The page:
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Homework Help: Simple Harmonic Motion and amplitude help

  1. Jan 28, 2010 #1
    1. The problem statement, all variables and given/known data

    A 0.50 kg particle executes linear harmonic motion about the point x = 0.0. At t= 1.0, it has a displacement x = 0.50m and a speed of 5.0 m/s to the right. The frequency of the motion is 2Hz. Determine (a) the spring constant, (b) the amplitude of the motion, (c) the displacement as a function of time t...blah blah blah...

    The rest of the questions wants you to form equations and find displacements at other times which is a piece of cake.



    2. Relevant equations

    Acos(wt+ phase)
    -wAsin(wt+phase)


    3. The attempt at a solution

    Spring constant is easy - 78.87 N/m.

    Ok, when it is asking for amplitude I am little confused. Maybe someone can help clear it up. It says it executes linear harmonic motion at x = 0.0. Does this mean that there isn't a phase angle since it is initially at rest at t = 0s and x = 0? If there isn't a phase angle that makes solving for amplitude so much simpler since I can just set it to 0 and calculate the amplitude using the conditions at t = 1.0s.

    Anybody?
     
  2. jcsd
  3. Jan 28, 2010 #2
    At x = 0m, the velocity is at a maximum (if it was at rest, it wouldn't oscillate). The frequency is f = 2Hz, which would mean the period is T = 0.5s. At t = 1.0s, it made two full oscillations, which would mean that at t = 0.0s, x = 0.50m. You can calculate the phase angle from this.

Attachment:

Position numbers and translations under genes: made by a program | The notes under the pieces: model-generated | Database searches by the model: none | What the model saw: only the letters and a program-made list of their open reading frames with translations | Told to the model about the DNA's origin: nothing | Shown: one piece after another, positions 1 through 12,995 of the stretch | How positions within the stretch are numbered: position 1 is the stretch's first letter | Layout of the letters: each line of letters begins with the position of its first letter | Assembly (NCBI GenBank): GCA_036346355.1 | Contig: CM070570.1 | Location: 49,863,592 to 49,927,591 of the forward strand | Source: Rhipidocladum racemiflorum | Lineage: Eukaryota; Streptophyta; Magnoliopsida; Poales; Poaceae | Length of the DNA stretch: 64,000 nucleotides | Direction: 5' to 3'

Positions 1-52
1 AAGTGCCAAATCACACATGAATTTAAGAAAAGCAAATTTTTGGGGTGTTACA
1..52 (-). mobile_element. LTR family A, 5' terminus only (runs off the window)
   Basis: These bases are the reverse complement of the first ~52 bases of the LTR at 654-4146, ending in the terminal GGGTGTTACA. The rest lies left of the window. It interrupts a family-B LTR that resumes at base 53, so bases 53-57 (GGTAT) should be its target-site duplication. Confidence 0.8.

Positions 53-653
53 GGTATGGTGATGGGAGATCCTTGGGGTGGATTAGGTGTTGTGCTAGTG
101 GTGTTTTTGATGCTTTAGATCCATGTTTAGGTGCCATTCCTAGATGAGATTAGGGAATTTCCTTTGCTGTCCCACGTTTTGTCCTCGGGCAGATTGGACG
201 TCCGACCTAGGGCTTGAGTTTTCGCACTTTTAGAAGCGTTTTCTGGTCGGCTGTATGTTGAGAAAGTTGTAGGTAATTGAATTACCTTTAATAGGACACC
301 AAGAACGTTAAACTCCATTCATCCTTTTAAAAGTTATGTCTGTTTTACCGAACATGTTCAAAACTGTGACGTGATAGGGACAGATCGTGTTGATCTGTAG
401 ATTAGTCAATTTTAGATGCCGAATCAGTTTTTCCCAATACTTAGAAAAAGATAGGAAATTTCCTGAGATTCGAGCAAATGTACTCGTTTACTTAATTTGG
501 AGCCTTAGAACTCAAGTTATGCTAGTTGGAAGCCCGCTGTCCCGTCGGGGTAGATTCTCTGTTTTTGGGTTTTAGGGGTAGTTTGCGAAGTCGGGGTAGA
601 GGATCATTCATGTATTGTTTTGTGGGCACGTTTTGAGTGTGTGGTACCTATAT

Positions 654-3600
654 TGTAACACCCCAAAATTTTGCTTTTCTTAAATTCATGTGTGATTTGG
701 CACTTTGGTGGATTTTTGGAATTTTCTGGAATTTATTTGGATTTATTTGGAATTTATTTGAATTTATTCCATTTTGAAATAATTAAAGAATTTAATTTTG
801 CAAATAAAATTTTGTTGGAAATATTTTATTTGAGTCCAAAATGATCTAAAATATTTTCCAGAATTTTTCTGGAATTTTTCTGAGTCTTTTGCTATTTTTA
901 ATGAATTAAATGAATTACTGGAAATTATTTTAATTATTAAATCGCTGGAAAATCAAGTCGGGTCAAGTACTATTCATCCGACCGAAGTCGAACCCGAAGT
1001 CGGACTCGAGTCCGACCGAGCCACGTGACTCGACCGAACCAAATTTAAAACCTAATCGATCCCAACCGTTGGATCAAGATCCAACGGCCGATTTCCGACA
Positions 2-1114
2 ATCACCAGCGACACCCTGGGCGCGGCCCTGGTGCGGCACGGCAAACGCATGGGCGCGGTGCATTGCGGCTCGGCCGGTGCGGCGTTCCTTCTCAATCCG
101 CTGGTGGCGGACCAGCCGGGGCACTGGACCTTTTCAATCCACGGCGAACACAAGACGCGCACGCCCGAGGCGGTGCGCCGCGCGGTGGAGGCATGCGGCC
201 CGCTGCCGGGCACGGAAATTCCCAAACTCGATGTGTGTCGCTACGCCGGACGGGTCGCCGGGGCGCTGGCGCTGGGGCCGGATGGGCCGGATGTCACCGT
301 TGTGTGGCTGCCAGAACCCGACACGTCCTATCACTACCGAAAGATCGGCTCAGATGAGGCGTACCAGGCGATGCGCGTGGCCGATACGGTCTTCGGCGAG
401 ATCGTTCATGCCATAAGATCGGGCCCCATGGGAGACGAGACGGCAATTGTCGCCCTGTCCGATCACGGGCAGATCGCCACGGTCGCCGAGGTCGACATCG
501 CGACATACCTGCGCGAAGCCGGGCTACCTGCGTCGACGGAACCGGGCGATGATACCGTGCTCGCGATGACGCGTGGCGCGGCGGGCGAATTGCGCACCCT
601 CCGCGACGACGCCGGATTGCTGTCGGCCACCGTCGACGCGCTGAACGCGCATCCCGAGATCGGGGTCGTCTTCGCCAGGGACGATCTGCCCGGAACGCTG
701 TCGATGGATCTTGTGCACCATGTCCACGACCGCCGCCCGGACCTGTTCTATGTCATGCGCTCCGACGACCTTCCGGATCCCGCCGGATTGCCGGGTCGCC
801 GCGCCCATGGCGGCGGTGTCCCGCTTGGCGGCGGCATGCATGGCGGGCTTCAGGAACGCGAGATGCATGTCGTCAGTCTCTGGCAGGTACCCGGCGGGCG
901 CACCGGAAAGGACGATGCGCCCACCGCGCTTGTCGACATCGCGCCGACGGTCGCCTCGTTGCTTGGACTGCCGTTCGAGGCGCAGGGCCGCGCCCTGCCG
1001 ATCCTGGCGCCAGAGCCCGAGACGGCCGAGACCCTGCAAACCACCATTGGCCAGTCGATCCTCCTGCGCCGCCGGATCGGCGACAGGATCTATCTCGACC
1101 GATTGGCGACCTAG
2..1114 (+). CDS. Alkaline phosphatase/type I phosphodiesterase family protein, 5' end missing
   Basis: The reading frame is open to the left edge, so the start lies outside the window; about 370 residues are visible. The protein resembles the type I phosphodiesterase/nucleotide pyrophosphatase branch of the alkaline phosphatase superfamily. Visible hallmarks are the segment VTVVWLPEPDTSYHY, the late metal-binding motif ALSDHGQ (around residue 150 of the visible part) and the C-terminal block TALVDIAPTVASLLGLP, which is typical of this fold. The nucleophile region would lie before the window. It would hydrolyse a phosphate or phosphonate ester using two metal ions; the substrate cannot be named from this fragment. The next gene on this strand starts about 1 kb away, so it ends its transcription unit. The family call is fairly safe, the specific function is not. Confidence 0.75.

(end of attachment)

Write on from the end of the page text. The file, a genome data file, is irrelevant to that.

4. Jan 28, 2010 #3
    How so? The way I learned to find phase angles is take the displacement equation x(t) and the velocity equation v(t). If you divide these 2, you are left with x(t) / v(t) = tan(wt + phase angle).
     
  5. Jan 28, 2010 #4
    I overlooked the amplitude...sorry about that. Since you know the mass, position, velocity, and spring constant, you can use the conservation of energy to find the amplitude.
     
  6. Jan 28, 2010 #5
    Hey there, I got the problem solved.

    What I did actually was took v(t) / x(t) . If you write out the equations you will see that the amplitude cancels out and you are left with tangent of some number. I then used guess and check to find the the phase angle which took a while. It was a very painstaking procedure that took up a huge mess of paper.

    I checked it using the conservation of energy and I got the same answer.

    Thanks for the help.
     
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